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Heredity (Edinb). 2005 Dec;95(6):437-43.

Genetic rescue in interconnected populations of small and large size of the self-incompatible Ranunculus reptans.

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Institute of Environmental Sciences, University of Zürich, 8057 Zürich, Switzerland.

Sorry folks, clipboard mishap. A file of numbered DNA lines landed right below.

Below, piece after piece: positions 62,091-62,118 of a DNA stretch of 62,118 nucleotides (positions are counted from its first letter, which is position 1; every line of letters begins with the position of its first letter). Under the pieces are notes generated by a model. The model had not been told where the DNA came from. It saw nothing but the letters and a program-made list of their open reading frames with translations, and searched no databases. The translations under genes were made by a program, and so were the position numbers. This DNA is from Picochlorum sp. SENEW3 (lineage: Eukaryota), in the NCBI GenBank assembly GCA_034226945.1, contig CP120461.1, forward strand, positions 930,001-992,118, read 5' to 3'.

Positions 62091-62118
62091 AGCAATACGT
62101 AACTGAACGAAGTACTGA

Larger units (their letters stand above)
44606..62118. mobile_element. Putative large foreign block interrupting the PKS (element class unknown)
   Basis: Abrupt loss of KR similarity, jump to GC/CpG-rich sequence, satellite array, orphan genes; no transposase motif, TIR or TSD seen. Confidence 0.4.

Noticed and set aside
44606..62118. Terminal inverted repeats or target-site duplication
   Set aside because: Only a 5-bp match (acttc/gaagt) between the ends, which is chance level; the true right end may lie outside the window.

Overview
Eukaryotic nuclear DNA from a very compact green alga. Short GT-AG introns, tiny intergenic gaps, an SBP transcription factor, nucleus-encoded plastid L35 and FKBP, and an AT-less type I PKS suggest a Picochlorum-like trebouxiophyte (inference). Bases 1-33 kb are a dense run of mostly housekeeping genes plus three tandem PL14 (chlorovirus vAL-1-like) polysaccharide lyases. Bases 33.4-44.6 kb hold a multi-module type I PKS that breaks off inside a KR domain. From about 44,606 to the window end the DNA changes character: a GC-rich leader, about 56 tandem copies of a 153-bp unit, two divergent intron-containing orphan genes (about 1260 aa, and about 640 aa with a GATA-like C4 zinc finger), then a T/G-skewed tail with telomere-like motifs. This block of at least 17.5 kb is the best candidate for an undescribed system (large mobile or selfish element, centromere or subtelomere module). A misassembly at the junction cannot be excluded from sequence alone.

Small populations of our study species Ranunculus reptans have reduced fitness because of inbreeding, genetic load, and reduced mate availability; that is, they suffer from a three-fold genetic Allee effect. Here, we investigate how the effect of interpopulation outbreeding on offspring fitness depends on population size. We performed within- and between-population crosses with plants originating from 15 populations, and measured offspring performance in a common environment. Interpopulation outbreeding led to an increase in population means of clonal performance, which was defined as the number of rooted offspring rosettes produced per maternal ovule. This fitness gain mainly occurred at the life stage of seed set. It was especially pronounced for populations with a long-term history of small size inferred from their low genetic diversity, estimated from eight allozyme loci. We conclude that in a self-incompatible plant such as R. reptans, interpopulation outbreeding can lead to an immediate genetic rescue effect due to increased cross-compatibility and heterosis, and that this rescue effect is increased as population size decreases.

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